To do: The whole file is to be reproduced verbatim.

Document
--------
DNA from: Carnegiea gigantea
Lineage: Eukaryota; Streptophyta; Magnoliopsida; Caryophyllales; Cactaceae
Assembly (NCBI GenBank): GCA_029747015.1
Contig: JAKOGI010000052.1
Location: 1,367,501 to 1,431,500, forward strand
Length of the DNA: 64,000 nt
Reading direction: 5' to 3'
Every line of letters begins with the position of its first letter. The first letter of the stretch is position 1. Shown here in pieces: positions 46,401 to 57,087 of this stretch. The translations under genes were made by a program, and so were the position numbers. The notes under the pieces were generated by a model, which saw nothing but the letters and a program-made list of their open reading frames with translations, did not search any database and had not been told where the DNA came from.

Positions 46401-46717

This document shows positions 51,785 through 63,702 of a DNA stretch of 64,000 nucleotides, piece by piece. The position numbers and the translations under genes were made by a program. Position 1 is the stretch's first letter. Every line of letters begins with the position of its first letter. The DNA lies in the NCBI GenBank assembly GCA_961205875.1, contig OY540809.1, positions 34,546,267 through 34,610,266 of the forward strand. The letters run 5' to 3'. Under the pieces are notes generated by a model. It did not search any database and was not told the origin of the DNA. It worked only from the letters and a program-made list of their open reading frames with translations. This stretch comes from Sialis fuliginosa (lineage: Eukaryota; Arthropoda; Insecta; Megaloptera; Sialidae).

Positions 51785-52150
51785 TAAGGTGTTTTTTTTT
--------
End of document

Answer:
DNA from: Carnegiea gigantea
Lineage: Eukaryota; Streptophyta; Magnoliopsida; Caryophyllales; Cactaceae
Assembly (NCBI GenBank): GCA_029747015.1
Contig: JAKOGI010000052.1
Location: 1,367,501 to 1,431,500, forward strand
Length of the DNA: 64,000 nt
Reading direction: 5' to 3'
Every line of letters begins with the position of its first letter. The first letter of the stretch is position 1. Shown here in pieces: positions 46,401 to 57,087 of this stretch. The translations under genes were made by a program, and so were the position numbers. The notes under the pieces were generated by a model, which saw nothing but the letters and a program-made list of their open reading frames with translations, did not search any database and had not been told where the DNA came from.

Positions 46401-46717

This document shows positions 51,785 through 63,702 of a DNA stretch of 64,000 nucleotides, piece by piece. The position numbers and the translations under genes were made by a program. Position 1 is the stretch's first letter. Every line of letters begins with the position of its first letter. The DNA lies in the NCBI GenBank assembly GCA_961205875.1, contig OY540809.1, positions 34,546,267 through 34,610,266 of the forward strand. The letters run 5' to 3'. Under the pieces are notes generated by a model. It did not search any database and was not told the origin of the DNA. It worked only from the letters and a program-made list of their open reading frames with translations. This stretch comes from Sialis fuliginosa (lineage: Eukaryota; Arthropoda; Insecta; Megaloptera; Sialidae).

Positions 51785-52150
51785 TAAGGTGTTTTTTTTT